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WWF works to sustain the natural world for the benefit of people and wildlife, collaborating with partners from local to global levels in nearly 100 countries.
MOSI-OA-TUNYA NATIONAL PARK :: LIVINGSTONE, ZAMBIA
Two rangers meet our WWF group upon our arrival at Mosi-oa-Tunya National Park in Zambia. One wields a massive AK-47, but while the weapon is intimidating, it quickly becomes obvious that these men have hearts of gold. They live side-by-side with the park’s small population of white rhinos, standing guard round the clock. The gun exists to keep poachers away.
Zambia once had a healthy population of several thousand black rhinos, but decades of poaching nearly wiped them out. In 2008, the Zambia Wildlife Authority successfully relocated four white rhinos from South Africa to Mosi-oa-Tunya—the local name for Victoria Falls—to create a new population on the north side of the Zambezi River. The river marks the white rhino’s natural northern boundary, so technically the park’s rhinos live outside the species’ traditional range. Today, as a result of breeding success and 24/7 protection, more than 10 white rhinos reside within the park’s 26 square miles.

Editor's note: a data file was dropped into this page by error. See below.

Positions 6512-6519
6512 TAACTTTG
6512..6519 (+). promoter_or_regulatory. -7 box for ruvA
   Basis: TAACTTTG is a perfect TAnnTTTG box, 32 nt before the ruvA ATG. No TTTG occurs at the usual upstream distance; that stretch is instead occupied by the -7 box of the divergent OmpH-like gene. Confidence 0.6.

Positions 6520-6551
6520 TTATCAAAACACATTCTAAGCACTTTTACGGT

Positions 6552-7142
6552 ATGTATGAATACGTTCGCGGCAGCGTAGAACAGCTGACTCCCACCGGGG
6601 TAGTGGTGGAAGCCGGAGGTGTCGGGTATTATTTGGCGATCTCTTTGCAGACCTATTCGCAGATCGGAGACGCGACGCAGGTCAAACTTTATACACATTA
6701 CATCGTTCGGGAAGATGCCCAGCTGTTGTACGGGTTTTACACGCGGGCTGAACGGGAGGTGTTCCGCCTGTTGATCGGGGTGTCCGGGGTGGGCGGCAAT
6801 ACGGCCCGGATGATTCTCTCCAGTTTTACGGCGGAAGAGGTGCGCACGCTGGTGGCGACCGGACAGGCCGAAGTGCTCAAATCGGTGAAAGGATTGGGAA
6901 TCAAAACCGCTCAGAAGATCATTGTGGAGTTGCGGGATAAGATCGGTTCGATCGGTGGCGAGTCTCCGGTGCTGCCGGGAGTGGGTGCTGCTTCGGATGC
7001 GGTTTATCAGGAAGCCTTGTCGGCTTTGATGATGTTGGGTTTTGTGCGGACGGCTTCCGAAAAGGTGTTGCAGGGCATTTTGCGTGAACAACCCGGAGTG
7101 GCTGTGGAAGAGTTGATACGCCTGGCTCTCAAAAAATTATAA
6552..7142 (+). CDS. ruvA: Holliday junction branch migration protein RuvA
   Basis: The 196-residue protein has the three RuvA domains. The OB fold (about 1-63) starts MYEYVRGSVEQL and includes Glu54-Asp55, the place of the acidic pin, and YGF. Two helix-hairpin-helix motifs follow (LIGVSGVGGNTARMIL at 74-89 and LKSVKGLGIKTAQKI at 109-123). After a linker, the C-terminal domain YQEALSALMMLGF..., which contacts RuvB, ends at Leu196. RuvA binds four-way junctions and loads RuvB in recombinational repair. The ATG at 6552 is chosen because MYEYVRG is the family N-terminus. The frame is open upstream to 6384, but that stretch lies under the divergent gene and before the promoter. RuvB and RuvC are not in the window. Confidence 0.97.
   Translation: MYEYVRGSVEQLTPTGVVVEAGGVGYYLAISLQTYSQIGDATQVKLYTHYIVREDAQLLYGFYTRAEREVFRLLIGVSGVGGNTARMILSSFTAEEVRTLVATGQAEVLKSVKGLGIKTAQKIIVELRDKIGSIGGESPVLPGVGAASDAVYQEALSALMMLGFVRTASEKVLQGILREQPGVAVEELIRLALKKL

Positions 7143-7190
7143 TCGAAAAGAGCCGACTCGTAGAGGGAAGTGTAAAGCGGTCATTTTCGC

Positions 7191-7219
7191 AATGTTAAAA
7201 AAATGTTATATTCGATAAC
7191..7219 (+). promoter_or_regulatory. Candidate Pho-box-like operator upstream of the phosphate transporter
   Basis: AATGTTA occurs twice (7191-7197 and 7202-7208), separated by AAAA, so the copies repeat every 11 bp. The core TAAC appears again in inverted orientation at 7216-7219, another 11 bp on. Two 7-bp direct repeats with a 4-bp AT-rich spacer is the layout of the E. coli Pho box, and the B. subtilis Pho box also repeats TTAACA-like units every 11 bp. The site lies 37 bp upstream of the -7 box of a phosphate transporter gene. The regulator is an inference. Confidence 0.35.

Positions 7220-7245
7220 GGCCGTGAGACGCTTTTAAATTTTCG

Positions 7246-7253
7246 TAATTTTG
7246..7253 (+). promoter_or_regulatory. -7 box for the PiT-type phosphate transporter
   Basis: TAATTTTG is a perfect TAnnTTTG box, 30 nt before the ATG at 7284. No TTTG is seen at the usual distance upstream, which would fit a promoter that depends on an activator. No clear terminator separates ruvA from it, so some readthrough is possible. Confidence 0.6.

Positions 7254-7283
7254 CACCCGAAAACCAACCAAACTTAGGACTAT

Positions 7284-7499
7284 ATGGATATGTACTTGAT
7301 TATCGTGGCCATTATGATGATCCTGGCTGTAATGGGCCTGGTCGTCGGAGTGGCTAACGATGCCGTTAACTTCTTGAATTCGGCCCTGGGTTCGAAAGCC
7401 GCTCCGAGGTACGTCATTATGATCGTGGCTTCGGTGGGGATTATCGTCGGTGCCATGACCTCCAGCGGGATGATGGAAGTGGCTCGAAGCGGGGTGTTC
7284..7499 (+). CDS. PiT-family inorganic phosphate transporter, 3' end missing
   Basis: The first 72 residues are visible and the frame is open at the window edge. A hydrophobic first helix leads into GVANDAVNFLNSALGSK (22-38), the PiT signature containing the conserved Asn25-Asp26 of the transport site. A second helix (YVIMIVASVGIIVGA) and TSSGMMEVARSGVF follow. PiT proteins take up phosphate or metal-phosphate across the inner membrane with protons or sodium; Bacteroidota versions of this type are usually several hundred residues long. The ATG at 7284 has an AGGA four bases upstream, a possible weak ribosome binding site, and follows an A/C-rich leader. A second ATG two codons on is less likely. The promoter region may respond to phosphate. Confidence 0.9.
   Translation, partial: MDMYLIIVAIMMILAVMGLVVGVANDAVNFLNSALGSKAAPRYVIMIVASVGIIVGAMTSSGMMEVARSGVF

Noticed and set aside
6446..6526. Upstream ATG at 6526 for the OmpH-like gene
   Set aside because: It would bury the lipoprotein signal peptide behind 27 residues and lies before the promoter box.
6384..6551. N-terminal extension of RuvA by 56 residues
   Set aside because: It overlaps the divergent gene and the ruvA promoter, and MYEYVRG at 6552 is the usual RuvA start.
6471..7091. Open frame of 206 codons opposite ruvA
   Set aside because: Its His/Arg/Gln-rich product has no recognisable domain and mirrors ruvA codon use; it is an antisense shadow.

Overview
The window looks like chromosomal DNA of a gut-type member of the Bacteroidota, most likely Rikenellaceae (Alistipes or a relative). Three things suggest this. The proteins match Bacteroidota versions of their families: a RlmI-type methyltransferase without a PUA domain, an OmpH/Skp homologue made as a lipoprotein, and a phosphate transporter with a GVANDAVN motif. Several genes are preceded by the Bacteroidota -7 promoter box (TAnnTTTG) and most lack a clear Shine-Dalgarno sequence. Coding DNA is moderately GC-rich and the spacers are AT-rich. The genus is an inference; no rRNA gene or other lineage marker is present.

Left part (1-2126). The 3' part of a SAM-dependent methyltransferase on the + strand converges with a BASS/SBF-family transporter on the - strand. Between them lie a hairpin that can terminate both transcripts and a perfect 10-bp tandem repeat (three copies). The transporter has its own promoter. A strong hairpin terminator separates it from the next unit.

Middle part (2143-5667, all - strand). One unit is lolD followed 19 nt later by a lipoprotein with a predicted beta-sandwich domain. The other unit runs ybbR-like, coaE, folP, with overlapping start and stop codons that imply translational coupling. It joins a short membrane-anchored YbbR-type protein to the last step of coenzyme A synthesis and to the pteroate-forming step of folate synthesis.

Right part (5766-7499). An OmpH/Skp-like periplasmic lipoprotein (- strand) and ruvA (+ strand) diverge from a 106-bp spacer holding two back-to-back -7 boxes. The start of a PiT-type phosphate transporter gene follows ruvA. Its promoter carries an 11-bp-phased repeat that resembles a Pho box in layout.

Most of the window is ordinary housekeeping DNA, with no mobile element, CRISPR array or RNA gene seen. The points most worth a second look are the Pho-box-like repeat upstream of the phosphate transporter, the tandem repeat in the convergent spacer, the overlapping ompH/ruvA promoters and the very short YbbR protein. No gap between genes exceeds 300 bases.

During one of our hikes, we are walking along single-file when a sudden rustling rises from the bushes. The rangers stop us and motion for silence. Moments later, an adult female and her seven-week-old calf emerge from the brush. A flood of emotions rushes through me as these beautiful creatures nonchalantly cross just 10 feet in front of my eyes.
Later, a ranger’s eyes brim with tears as he tells a story about a rhino they lost to poachers. Protecting rhinos is not just his job, he says. It is a passion—even a calling—to defend this small but growing group of survivors.